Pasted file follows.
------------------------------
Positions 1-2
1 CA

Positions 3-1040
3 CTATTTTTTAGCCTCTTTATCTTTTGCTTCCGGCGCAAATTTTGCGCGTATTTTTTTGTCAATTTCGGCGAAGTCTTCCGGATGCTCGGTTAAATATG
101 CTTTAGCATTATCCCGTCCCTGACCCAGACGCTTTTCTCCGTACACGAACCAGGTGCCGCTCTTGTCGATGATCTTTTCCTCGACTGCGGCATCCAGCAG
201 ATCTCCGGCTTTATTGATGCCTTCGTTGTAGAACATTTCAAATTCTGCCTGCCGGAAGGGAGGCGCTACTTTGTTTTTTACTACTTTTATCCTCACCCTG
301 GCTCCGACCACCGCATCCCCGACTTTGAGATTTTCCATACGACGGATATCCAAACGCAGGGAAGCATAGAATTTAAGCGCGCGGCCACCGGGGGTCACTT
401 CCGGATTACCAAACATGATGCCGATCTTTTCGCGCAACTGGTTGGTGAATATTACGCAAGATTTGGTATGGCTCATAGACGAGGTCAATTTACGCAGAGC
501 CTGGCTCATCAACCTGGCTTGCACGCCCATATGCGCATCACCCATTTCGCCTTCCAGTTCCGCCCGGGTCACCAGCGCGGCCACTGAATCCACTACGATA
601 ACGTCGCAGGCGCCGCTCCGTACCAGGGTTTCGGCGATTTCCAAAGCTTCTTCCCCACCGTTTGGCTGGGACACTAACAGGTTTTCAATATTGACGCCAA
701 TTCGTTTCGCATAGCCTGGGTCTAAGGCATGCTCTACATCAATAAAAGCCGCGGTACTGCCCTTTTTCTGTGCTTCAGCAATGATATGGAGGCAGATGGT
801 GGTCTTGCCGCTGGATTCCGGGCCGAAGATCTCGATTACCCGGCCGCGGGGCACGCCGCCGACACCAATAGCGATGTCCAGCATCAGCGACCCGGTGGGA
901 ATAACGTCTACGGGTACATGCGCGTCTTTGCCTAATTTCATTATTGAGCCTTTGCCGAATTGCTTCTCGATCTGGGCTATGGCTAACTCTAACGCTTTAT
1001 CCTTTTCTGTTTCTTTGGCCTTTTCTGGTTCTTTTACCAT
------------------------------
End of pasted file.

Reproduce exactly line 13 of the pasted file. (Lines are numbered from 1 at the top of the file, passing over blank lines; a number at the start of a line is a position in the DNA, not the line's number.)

901 ATAACGTCTACGGGTACATGCGCGTCTTTGCCTAATTTCATTATTGAGCCTTTGCCGAATTGCTTCTCGATCTGGGCTATGGCTAACTCTAACGCTTTAT